In my previous blog post I evaluated the
feasibility of Java for lightweight system programming thanks to the
native image generation tool. Despite the initial results look promising,
I felt disappointed when they
pointed me out that GraalVM does not support reflection by default (which IMHO
is a wonderful and powerful tool to enhance the expressiveness of our software
and to reduce boilerplate). However, you can actually configure the
ahead-of-time compiler to incorporate a user-provided reflection metadata.
There is still a common belief about Java being slow (especially during startup)
and memory-consuming, making it not being the first option for ephemeral service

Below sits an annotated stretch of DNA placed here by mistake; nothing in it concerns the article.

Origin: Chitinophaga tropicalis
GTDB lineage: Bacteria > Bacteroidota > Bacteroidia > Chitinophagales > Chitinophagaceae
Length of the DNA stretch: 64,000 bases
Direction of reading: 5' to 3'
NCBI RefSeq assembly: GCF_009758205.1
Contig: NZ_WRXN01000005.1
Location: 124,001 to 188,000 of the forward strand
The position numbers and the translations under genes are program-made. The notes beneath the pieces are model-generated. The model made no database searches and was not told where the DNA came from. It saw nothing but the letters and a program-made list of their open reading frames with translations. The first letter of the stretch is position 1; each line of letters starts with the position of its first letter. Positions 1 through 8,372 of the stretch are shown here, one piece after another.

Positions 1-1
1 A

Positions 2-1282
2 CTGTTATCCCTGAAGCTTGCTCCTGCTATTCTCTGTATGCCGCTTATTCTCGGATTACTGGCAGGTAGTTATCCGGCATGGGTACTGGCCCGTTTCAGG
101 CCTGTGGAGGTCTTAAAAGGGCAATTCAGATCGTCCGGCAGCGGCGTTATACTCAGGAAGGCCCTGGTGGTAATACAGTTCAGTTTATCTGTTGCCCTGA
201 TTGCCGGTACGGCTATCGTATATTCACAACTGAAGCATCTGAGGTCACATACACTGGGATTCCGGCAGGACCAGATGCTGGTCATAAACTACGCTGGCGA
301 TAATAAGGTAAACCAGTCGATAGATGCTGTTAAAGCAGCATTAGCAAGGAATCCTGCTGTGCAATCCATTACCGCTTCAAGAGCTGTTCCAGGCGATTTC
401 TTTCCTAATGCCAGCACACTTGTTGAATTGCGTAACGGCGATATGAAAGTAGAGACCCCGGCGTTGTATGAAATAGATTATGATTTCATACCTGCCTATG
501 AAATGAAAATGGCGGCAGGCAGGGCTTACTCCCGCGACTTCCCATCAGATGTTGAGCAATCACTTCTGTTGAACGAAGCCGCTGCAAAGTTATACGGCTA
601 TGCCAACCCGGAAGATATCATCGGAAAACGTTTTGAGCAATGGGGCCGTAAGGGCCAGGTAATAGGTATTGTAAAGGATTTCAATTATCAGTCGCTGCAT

instances, like containers. This blog post pretends to put some light on
those assertions, quantifying the impact of a last-generation JVM in a simple,
single-threaded, application. We compare the impact of the JVM measuring the
execution time and memory spent of a Java QuickSort implementation,
comparing it with the execution of a native image generated with the modern
GraalVM Ahead-Of-Time (AOT) compiler and the same
QuickSort implementation in Go.
Despite copying a struct with several fields is slower than copying a pointer
to the same struct, returning a struct value may be faster than returning a
pointer if we consider escape analysis particularities.